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El JP
01-07-2018, 06:25
Just a little something that has been at the back of my mind for the past week or so and i figured i would ask here.

Years ago when i finished a contract at Zion NP, i transferred to Grand Canyon South Rim and went from a little under 4000ft to 6900ft and felt a bit lightheaded and slightly strained working for the first few days. I had a similar experience when i left Las Vegas at 2000ft and headed up to work at Grand Canyon North Rim at 8000ft.

I've been in New Jersey at about sea level for quite a while now and just got to thinking about any noticeable feeling in going from heading out from this level to the Approach Trail and then on up. I know this might be silly as all hell but i just got curious as to weather anyone else might have felt something similar.

rocketsocks
01-07-2018, 07:34
When I stand up from tying my shoes I get light headed sometimes.

rocketsocks
01-07-2018, 07:41
But honestly, I think everyone’s different when it comes to acclimatization.

garlic08
01-07-2018, 07:57
I heard some flatlanders talking about the altitude when I was on my AT hike.

Traveler
01-07-2018, 08:05
Everyone has a different tolerance to altitude and the effects of air pressure changes. Though the level of oxygen in the atmosphere remains fairly constant at just under 21%, air pressure changes with altitude can make it seem less, which is called the "effective oxygen" level. A lot depends on how quickly one makes the transition from one altitude to the next, say from sea level to 4,000 feet. Additionally, a lot depends on physiology, hydration, diet that day, rest, overall physical condition, speed of ascent/descent, weather, load being carried, and other things.

FWIW, though I have not heard of anyone experiencing symptoms of altitude effects under about 5,000 feet, it may happen with some people depending on their state of health and the factors above. My guess, however is making the trek you outlined should not present a problem. If you start to feel oxygen starved, slow your pace or take a break with some water. Slowing down tends to fix a lot of things. As you gain trail legs any of these effects will be less likely over time.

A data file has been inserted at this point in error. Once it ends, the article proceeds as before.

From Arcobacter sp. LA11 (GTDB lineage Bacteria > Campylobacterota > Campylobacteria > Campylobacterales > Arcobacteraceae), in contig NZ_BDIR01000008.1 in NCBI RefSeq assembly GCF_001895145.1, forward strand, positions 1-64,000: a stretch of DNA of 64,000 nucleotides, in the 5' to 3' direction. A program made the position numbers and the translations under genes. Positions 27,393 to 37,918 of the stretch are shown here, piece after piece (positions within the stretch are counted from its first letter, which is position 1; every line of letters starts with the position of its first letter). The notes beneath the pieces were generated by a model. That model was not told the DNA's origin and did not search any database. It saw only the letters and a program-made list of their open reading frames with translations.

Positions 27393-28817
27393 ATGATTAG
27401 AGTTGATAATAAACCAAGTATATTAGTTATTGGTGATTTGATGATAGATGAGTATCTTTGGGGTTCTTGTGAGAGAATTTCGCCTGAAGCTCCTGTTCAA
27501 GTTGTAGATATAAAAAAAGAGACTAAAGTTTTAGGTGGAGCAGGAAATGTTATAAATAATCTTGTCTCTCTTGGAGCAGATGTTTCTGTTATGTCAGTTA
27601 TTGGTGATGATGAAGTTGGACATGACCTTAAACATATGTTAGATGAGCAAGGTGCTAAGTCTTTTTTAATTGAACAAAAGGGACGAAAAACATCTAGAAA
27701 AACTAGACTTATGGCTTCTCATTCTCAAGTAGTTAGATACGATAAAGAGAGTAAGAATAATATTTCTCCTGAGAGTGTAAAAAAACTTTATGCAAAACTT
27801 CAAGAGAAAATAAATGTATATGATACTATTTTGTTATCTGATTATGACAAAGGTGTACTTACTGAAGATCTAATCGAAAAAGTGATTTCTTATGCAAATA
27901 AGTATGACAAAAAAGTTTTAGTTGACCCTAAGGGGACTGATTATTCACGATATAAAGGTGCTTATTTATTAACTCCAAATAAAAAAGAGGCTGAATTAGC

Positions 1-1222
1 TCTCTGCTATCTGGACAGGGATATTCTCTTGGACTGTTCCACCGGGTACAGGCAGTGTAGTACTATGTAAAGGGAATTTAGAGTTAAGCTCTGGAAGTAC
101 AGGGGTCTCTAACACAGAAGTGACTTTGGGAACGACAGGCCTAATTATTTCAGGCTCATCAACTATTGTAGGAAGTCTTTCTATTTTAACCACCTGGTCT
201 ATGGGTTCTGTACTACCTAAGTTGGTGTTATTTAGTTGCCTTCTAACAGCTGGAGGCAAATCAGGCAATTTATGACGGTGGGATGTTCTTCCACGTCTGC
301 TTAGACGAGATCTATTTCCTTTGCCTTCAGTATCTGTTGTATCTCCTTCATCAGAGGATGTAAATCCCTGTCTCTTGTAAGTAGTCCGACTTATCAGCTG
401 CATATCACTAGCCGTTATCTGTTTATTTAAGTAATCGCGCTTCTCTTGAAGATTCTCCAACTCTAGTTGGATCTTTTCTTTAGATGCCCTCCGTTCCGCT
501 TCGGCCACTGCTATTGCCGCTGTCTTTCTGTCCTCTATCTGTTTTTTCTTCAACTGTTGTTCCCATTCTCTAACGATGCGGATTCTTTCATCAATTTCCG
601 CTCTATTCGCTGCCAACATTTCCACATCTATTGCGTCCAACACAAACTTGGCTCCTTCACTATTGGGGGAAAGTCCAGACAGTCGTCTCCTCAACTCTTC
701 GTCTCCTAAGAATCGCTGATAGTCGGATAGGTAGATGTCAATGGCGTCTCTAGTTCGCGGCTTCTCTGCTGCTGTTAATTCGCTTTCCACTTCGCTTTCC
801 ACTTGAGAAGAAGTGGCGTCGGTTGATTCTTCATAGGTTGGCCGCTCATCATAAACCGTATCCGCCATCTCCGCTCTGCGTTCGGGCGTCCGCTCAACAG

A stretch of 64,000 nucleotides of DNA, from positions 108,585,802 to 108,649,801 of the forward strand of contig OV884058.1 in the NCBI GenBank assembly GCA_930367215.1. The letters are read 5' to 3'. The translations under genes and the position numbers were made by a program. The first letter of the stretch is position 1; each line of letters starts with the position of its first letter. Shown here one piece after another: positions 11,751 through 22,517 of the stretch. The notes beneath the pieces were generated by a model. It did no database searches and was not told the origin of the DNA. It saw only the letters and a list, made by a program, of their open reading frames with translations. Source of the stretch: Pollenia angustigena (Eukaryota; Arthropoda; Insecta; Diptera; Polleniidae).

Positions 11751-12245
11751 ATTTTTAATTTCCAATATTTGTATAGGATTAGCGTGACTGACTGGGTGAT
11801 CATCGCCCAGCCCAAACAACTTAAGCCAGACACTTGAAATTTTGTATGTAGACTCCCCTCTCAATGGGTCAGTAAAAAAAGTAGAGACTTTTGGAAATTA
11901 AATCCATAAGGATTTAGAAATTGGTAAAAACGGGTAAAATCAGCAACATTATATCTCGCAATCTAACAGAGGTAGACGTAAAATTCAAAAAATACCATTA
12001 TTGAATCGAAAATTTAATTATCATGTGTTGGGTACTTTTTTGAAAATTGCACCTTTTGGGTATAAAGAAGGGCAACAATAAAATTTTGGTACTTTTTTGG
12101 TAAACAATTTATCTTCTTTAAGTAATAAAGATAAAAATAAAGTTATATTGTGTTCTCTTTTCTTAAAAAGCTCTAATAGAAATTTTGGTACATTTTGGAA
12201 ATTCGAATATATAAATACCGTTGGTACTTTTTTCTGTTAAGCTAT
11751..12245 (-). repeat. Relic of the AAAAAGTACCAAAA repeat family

illabelle
01-07-2018, 08:09
This question comes up now and then. People who've dealt with serious elevation (above 10,000 ft) always say that AT elevations are of no concern unless someone is ultra-sensitive. Maybe you're one of those?

peakbagger
01-07-2018, 09:08
There is a pretty well documented effect in the whites where the air quality is worse up on the ridgeline then down in the valley during hot summer conditions. AMC and the observatory both have documented this. Not sure if this is the case down south.

moldy
01-07-2018, 09:40
Your body adapts to altitude. You have the correct balance of red and white blood cells to nourish your body with oxygen and food so you can thrive in New Jersey. Trek to Mt Everest and you will feel a little weak. The method used there is to have you chill out for a week or more at base camp before you start a series of hikes up as far as advanced base camp for a day to two then back to base camp repeated several times before ever heading to the top. All this while white blood cell counts are going up and up as your body attempts to save you. Getting back to reality here, the 7000 foot level is as high as it gets on the AT and most people don't notice anything. Some people claim some sort of sensitivity as in shortness of breath. We are all slightly different. Some say it's more psychological than anything at such a low altitude. They say that as many as 25% of people who make the hour long drive to the top of Pike's Peak at 14,000 feet feel bad until they get to lower altitudes.